The History and Use of Cross-Hatched Planes

Kella Knack
|  October 12, 2020
The History and Use of Cross-Hatched Planes

Cross-hatching of PCB planes refers to a method wherein certain planes or other large areas of copper within a PCB appear as a latticework of copper. Regular openings are placed at regular intervals, much like those that appear in a screen door. The requirement for cross-hatching a plane is rare these days in rigid PCBs, but they are used in flex and rigid-flex implementations where they can provide a number of benefits. So when is it appropriate to use hatching, particularly hatch ground or hatch power regions?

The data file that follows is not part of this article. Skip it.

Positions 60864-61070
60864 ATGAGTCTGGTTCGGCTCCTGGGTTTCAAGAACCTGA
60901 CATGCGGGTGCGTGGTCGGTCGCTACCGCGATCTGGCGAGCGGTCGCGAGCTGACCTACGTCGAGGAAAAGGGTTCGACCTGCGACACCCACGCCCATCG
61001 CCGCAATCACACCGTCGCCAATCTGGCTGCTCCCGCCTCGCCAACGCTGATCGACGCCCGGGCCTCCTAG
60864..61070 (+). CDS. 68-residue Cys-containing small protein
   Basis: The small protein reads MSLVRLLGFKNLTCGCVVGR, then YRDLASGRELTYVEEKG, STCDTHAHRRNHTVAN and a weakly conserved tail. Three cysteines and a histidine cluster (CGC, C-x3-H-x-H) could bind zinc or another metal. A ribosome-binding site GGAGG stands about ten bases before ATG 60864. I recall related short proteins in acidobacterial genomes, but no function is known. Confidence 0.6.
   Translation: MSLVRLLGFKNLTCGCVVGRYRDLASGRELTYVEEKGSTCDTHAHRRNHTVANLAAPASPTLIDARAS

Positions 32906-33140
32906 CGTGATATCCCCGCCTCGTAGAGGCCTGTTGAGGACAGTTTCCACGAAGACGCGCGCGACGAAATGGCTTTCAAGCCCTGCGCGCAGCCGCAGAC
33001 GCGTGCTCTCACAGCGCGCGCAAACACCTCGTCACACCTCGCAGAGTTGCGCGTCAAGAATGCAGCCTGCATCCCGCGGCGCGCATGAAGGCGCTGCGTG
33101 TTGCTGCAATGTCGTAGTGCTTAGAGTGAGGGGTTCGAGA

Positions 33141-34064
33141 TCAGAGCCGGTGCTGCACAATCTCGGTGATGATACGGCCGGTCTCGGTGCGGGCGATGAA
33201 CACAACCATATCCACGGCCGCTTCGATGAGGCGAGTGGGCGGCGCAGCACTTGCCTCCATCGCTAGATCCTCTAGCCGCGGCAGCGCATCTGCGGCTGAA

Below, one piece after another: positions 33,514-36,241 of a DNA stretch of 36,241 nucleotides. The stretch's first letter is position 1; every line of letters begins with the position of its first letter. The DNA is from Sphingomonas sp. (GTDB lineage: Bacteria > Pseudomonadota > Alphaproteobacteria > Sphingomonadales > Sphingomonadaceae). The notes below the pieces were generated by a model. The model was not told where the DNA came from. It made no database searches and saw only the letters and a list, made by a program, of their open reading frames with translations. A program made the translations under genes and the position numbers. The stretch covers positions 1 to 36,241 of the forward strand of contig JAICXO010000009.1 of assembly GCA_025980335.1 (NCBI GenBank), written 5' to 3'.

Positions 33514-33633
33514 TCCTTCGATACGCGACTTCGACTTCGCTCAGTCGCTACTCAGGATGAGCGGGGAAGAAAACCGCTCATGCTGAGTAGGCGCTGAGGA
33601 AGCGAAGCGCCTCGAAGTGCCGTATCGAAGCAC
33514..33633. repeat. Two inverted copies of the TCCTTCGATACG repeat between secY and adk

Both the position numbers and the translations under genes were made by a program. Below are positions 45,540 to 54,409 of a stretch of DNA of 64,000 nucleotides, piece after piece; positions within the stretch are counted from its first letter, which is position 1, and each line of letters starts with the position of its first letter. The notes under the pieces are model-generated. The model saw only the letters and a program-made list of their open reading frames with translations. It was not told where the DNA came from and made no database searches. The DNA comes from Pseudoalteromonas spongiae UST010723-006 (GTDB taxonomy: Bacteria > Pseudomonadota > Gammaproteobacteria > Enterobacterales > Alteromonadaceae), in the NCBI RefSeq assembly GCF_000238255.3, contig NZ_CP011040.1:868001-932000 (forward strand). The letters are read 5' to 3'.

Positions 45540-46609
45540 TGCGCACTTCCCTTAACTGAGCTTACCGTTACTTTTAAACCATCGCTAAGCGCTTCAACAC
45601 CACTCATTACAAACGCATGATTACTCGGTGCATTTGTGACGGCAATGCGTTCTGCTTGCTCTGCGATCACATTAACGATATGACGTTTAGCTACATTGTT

Although not so useful anymore in rigid PCBs, they've become quite important in flex/rigid-flex PCBs, where the hatch ground pattern plays dual roles as a structural support and a ground element. This article will describe the history of cross-hatch planes, how they are made, the reason they were initially used in rigid PCBs, and their ongoing role and benefit today in flex and rigid-flex boards.

Definition and History of Hatch Ground

As noted above, a hatch ground plane is a latticework of copper with regular openings at regular intervals. The actual process of creating a cross-hatched plane occurs in the CAD or CAM system, where the region to be hatched is the filled area with a series of regularly spaced lines much, like the traces plotted in signal layers. Then, the area is edged with a thin border trace that connects the ends of the lines that form the crosshatch. Connections, such as power or ground connections, are made to this cross-hatching in the same way that they are made in solid planes.